As shown in FIG. 11B, the minute projections 12 left on the substrate 10 are generally dimensioned to have an average height of 1 μm and spaced from each other at a distance of several μm. The surface irregularity is removed by a smoothing process following the removal of the porous layer 30. In the present embodiment, the substrate 10 removed of the porous layer 30 (shown in FIG. 11B) is immersed in a dry etching solution such as KOH, NaOH and TMAH (tetramethyl ammonium hydrooxide) or HF-based solution. In this process, the minute projections 12 on the substrate surface are selectively etched out as indicated by dotted lines in FIG. 11C, thereby leaving a smoothed surface on the substrate 10, as shown in FIG. 11D.

EXAMPLE

A 100 mm diameter p-type Si substrate 10 of 0.5 mm thick and 80 Ω·cm resistivity was formed on its bottom surface with a 1 μm thick aluminum conductive layer 20 by spattering. After sintering the conductive layer 20 at 420° C. for 20 minutes, the layer 20 was masked by photolithography with a resist pattern having a plurality of windows of 2 mm diameters. Then, the unmasked portion of the conductive layer 20 was etched out by dry-etching to form a plurality of 2 mm diameter openings 22 in the conductive layer, as shown in FIG. 8. After being removed of the resist pattern, the substrate 10 was placed in the anodizing apparatus of FIG. 5 containing the electrolytic solution comprised of an 1:1 ratio mixture of a 50% aqueous solution of hydrogen fluoride (HF) and ethanol. Then, the substrate was anodized at current density of 30 mA/cm2 for 3 hours. The resulting porous layer 30 was found to have a 0.3 mm thick at the portion corresponding to the conductive layer 20 and to have a decreasing thickness towards the center of the opening 22 in a plane parallel to the substrate. The porous layer 30 and the conductive layer 20 were then etched out by a 10% aqueous solution of KOH over a period of 15 minutes, thereby forming a plurality of plano-convex lenses. Thereafter, the substrate 10 was immersed in an aqueous solution of HF for 1 hour o selectively etch out the minute projections 12 remaining on the surface of the substrate 10. The substrate 10 was then cut out into a plurality of the lens. The etching rate of removing the porous layer 30 was more than 10 times than that of removing the minute projections on the substrate 10. Thus formed lens were each configured to have a lens thickness of 0.195 mm and a root mean square surface roughness (RMS) of 50 nm

FIG. 12 illustrates a relation between the root mean square surface roughness (RMS) and the transmissivity (%) of the infrared ray having a wavelength of 5 μm which represents one of radiation having a range of 5 μm to 10 μm wavelength emitted from a human and selected in view of that the infrared sensor is used for detection of human presence. In the graph of FIG. 12, black dots indicate measured roughness and the transmissivity, while a curve indicates a theoretical relation as expressed by the following equation.

T=exp-(4πσλ2),
where σ is a surface roughness
From the graph, the measured transmissivity is lowered with the increased surface roughness in line with the theoretical relation. For practical use, it is preferred to reduce the lowering of transmissivity due to scattering on the surface irregularity as less as 10% or less. In this respect, the lens is required to have a transmissivity of 42% or more with the surface roughness (RMS) of 200 nm or less. In this sense, the lens fabricated in the above example to have the surface roughness (RMS) of 50 nm can well satisfy the requirement, and the lens fabricated in the above process to have the surface roughness (RMS) of 200 nm or less is sufficient for practical use.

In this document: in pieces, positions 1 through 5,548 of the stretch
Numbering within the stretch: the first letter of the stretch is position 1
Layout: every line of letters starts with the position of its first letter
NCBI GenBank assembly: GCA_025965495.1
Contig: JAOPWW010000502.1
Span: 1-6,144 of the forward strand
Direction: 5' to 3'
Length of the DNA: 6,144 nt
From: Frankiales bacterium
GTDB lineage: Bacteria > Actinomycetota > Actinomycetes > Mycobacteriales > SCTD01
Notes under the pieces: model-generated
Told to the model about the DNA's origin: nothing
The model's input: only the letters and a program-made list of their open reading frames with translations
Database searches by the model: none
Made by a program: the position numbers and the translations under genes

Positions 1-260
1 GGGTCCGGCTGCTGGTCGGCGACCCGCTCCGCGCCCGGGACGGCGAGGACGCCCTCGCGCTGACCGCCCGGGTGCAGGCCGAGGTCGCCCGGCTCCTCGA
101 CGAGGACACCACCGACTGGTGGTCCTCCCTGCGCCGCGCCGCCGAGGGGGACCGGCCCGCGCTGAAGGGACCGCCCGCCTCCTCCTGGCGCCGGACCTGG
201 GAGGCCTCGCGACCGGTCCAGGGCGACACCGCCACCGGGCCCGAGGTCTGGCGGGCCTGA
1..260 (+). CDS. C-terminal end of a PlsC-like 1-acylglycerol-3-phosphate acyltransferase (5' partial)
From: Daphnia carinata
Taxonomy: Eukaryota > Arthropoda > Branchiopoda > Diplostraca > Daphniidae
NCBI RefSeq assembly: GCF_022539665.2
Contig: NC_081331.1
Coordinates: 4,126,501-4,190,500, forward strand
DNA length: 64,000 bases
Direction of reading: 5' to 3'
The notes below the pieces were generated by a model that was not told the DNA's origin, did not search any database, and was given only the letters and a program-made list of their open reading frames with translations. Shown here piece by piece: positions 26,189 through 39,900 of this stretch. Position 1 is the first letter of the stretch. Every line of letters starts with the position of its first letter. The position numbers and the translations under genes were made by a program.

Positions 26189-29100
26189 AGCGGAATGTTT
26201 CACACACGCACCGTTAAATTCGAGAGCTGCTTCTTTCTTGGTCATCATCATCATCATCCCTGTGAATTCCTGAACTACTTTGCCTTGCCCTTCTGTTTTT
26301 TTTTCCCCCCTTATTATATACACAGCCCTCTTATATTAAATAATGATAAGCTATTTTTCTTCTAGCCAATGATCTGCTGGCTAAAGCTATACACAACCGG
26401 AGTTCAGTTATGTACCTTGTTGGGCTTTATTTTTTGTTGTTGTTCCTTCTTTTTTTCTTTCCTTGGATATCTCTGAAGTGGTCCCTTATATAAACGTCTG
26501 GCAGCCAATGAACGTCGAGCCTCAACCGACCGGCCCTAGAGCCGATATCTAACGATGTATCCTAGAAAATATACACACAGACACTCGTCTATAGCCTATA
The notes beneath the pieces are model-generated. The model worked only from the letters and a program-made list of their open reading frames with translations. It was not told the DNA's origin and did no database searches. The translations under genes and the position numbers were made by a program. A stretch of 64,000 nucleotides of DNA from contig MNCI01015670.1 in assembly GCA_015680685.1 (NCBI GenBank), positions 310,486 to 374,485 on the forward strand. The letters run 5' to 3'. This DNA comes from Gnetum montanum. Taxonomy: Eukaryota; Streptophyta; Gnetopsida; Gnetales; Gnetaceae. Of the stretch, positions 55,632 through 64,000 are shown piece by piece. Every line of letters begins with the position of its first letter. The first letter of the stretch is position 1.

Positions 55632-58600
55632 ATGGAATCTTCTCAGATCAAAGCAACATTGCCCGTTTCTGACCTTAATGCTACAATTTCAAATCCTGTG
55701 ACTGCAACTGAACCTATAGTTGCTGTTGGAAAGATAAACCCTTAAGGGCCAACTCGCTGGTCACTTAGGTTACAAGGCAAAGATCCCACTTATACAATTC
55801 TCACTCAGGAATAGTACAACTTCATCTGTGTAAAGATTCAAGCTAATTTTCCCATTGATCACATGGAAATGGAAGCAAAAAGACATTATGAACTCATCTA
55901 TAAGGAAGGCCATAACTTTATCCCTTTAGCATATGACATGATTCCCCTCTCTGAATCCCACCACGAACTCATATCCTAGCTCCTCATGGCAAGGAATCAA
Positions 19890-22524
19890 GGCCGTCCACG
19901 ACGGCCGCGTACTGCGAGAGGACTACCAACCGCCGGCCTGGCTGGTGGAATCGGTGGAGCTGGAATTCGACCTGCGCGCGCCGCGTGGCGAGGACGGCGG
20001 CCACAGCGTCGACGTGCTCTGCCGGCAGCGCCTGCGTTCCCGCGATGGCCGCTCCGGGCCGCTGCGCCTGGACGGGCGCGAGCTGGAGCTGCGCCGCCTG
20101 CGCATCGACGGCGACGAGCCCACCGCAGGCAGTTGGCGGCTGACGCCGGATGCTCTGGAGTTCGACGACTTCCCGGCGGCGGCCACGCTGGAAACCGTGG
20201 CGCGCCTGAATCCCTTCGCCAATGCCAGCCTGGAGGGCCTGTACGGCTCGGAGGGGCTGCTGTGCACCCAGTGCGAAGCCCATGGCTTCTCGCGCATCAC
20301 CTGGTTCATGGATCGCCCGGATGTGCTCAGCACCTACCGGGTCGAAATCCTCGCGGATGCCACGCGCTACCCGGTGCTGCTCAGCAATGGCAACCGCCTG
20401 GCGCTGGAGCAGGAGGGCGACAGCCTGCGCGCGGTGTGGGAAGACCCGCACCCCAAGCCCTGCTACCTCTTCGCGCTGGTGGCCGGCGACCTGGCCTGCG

Alternatively, the smoothening of the lens surface can be made by another process of thermally oxidizing the surface of the substrate followed by etching out the resulting oxidized layer, as shown in FIGS. 13A to 13E. Firstly, as shown in FIG. 13A, the porous layer 30 is formed in the top surface of the substrate 10 to give a curved interface between the porous layer 30 and the remaining substrate 10 in correspondence with the opening of the anode 20, i.e., the anode pattern in a manner as explained hereinbefore. The porous layer 30 is etched out to give the structure of FIG. 13B in which minute projections 12 remains in the top surface of the substrate 10. Subsequently, the substrate 10 is placed in an oxidation furnace and is heated so as to develop the oxidized layer 14 in the top surface of the substrate 10, as shown in FIG. 13C. In order to make the thermal oxidization, steam is introduced to the furnace to treat the substrate at a temperature of 1000° C. for 200 minutes to develop an oxidation layer of 0.4 μm thickness. During the thermal oxidation, oxidation of Si into SiO2 proceeds uniformly in a direction normal to the surface of the substrate such that the oxidization proceeds preferentially at the projections 12 than the other portion to smooth the top surface of the substrate, as shown in FIG. 13D. Thus, the thermal oxidization can be easily controlled to form the oxidized layer 14 which includes the entire projections 12 but not the remaining substrate 10. Thereafter, the oxidized layer 14 is etched out to give a smooth top surface of the substrate 10, as shown in FIG. 13E.

Further, it is equally possible to utilize a plasma etching in order to remove the minute projections 12 from the top surface of the substrate 10. In this process, the substrate 10 removed of the porous layer 30 is exposed to a plasma stream to selectively and preferentially etch out the projections remaining on the top surface of the substrate. A spattering etching is made when using argon gas, while a reactive ion etching is made when using CF4 gas, or a mixture gas of CF4 and O2.

Still further, the smoothening may be made by a laser ablation in which a laser beam is irradiated to the top surface of the substrate to selectively and preferentially remove the minute projections.

It should be noted that the anodization process of varying the current density or concentration of the electrolyte solution is preferred, but the present invention is not limited thereto and may equally utilize the anodization without the control of varying these parameters.

Further, the present invention should be interpreted to be not limited to the use of the silicon substrate but to allow the use of other semiconductor materials in combination with specific electrolyte solution as shown in the table below.

Semiconductor materialElectrolytic solutionMasking material
SiHF: C2H5OHSiN
GeHCl: C2H5OHSiO2, SiN, SiC
SiCHF: C2H5OHSiN
GaAsHClSiO2, SiN, SiC
GaPH2SO4SiO2, SiN, SiC
InPHClSiO2, SiN, SiC

In the above table, the mask material available in combination of the semiconductor material and the electrolytic solution are listed.